Predictive habitat models derived from nest-box occupancy for the endangered Carolina northern flying squirrel in the southern Appalachians

Endangered Species Research
By: , and 

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Abstract

In the southern Appalachians, artificial nest-boxes are used to survey for the endangered Carolina northern flying squirrel (CNFS; Glaucomys sabrinus coloratus), a disjunct subspecies associated with high elevation (>1385 m) forests. Using environmental parameters diagnostic of squirrel habitat, we created 35 a priori occupancy models in the program PRESENCE for boxes surveyed in western North Carolina, 1996-2011. Our best approximating model showed CNFS denning associated with sheltered landforms and montane conifers, primarily red spruce Picea rubens. As sheltering decreased, decreasing distance to conifers was important. Area with a high probability (>0.5) of occupancy was distributed over 18662 ha of habitat, mostly across 10 mountain ranges. Because nest-box surveys underrepresented areas >1750 m and CNFS forage in conifers, we combined areas of high occupancy with conifer GIS coverages to create an additional distribution model of likely habitat. Regionally, above 1385 m, we determined that 31795 ha could be occupied by CNFS. Known occupied patches ranged from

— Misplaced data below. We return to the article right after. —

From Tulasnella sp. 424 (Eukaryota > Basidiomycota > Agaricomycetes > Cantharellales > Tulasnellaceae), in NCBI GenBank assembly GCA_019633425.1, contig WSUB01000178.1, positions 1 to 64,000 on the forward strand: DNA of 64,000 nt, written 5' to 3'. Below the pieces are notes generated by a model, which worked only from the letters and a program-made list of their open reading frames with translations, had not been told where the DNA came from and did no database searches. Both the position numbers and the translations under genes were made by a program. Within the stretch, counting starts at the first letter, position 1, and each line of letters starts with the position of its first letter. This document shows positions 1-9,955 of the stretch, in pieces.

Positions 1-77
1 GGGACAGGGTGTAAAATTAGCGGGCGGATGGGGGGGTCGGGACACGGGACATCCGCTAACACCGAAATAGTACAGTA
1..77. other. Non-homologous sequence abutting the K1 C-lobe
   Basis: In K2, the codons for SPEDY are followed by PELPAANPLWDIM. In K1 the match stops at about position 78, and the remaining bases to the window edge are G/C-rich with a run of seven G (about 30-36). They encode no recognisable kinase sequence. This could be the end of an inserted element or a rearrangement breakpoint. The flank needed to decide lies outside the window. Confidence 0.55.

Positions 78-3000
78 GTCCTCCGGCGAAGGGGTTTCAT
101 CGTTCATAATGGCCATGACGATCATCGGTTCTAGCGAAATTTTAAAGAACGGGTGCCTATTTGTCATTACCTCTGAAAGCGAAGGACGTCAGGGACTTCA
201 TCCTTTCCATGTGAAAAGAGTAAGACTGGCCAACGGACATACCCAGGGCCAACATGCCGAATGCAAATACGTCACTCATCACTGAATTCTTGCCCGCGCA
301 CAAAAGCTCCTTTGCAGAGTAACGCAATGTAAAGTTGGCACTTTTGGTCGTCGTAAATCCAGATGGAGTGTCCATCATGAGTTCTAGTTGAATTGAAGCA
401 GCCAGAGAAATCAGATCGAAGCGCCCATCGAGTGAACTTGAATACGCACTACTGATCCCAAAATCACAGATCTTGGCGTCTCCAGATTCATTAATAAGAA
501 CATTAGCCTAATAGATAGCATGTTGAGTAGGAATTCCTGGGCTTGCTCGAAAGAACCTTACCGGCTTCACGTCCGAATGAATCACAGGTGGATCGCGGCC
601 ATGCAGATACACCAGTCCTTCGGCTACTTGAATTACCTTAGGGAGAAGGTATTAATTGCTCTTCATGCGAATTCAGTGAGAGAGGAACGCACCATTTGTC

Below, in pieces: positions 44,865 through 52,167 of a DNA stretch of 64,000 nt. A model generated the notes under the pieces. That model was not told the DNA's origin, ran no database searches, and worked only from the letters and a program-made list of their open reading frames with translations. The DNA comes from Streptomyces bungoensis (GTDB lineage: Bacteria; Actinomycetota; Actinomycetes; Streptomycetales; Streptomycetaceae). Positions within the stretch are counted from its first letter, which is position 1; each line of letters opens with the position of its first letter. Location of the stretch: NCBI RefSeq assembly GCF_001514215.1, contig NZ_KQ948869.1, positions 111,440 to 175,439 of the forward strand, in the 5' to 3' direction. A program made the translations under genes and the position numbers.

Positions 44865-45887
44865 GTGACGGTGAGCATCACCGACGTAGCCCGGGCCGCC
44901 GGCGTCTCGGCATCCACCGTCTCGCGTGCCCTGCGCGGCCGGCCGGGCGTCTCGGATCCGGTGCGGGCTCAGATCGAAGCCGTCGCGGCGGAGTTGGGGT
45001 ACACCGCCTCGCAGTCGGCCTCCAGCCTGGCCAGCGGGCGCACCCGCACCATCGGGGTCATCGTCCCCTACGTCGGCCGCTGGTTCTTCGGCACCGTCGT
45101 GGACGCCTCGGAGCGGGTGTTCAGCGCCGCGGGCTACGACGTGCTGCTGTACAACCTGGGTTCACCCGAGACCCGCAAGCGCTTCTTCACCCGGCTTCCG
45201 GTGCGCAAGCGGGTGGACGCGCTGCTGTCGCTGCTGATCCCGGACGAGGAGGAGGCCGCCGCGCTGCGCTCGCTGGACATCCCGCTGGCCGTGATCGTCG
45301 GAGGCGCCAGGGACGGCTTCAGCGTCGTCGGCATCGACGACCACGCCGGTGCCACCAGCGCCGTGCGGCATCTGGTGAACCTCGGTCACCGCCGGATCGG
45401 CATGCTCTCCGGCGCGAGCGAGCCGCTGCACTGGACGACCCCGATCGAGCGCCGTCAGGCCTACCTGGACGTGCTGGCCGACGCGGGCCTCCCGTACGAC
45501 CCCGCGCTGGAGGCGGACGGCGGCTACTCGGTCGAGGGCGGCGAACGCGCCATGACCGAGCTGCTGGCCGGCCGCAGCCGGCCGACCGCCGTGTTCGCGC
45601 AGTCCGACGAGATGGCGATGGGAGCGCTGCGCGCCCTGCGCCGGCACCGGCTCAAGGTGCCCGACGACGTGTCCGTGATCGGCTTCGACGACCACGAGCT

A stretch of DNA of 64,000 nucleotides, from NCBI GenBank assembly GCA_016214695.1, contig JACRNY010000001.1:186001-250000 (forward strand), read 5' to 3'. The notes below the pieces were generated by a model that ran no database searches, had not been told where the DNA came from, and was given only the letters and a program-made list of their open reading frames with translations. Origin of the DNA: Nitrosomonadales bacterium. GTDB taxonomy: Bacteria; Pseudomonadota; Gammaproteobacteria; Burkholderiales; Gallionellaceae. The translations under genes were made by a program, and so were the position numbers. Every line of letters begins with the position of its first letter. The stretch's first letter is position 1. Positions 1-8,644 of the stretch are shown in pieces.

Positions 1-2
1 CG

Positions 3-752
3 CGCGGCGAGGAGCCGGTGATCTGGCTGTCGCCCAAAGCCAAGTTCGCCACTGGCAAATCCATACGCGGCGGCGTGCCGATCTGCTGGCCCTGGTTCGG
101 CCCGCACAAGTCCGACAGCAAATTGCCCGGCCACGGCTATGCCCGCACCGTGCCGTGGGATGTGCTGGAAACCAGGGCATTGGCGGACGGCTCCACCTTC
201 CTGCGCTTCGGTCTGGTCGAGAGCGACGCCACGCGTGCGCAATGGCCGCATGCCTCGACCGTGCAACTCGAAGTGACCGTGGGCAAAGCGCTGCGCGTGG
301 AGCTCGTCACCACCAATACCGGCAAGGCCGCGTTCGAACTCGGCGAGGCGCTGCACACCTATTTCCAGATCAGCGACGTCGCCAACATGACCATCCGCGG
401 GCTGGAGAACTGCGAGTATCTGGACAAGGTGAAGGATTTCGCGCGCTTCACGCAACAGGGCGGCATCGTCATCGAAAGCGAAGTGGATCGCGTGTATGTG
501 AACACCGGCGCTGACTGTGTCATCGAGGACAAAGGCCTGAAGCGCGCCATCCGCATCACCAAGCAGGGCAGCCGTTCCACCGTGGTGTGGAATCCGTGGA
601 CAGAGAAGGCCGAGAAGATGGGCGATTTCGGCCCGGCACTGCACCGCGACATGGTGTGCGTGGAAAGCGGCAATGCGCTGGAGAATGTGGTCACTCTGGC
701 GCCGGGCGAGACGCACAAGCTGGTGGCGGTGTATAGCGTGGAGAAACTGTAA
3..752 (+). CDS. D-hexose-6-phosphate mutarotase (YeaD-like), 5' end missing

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Publication type Article
Publication Subtype Journal Article
Title Predictive habitat models derived from nest-box occupancy for the endangered Carolina northern flying squirrel in the southern Appalachians
Series title Endangered Species Research
DOI 10.3354/esr00662
Volume 27
Year Published 2016
Language English
Publisher Inter-Research
Contributing office(s) Coop Res Unit Leetown
Description 10 p.
First page 131
Last page 140
Country United States
State North Carolina, Tennessee, Virginia
Online Only (Y/N) N
Additional Online Files (Y/N) N
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